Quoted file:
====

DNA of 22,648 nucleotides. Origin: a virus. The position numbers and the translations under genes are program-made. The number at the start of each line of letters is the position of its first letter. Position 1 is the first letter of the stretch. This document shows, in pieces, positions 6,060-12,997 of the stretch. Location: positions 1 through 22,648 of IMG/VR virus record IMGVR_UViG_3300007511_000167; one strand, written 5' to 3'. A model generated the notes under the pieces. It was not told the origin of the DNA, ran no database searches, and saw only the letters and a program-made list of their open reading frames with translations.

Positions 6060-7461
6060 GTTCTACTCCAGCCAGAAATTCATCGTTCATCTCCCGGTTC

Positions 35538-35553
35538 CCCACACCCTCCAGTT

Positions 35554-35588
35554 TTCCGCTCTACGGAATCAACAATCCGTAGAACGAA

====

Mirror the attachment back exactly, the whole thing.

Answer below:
DNA of 22,648 nucleotides. Origin: a virus. The position numbers and the translations under genes are program-made. The number at the start of each line of letters is the position of its first letter. Position 1 is the first letter of the stretch. This document shows, in pieces, positions 6,060-12,997 of the stretch. Location: positions 1 through 22,648 of IMG/VR virus record IMGVR_UViG_3300007511_000167; one strand, written 5' to 3'. A model generated the notes under the pieces. It was not told the origin of the DNA, ran no database searches, and saw only the letters and a program-made list of their open reading frames with translations.

Positions 6060-7461
6060 GTTCTACTCCAGCCAGAAATTCATCGTTCATCTCCCGGTTC

Positions 35538-35553
35538 CCCACACCCTCCAGTT

Positions 35554-35588
35554 TTCCGCTCTACGGAATCAACAATCCGTAGAACGAA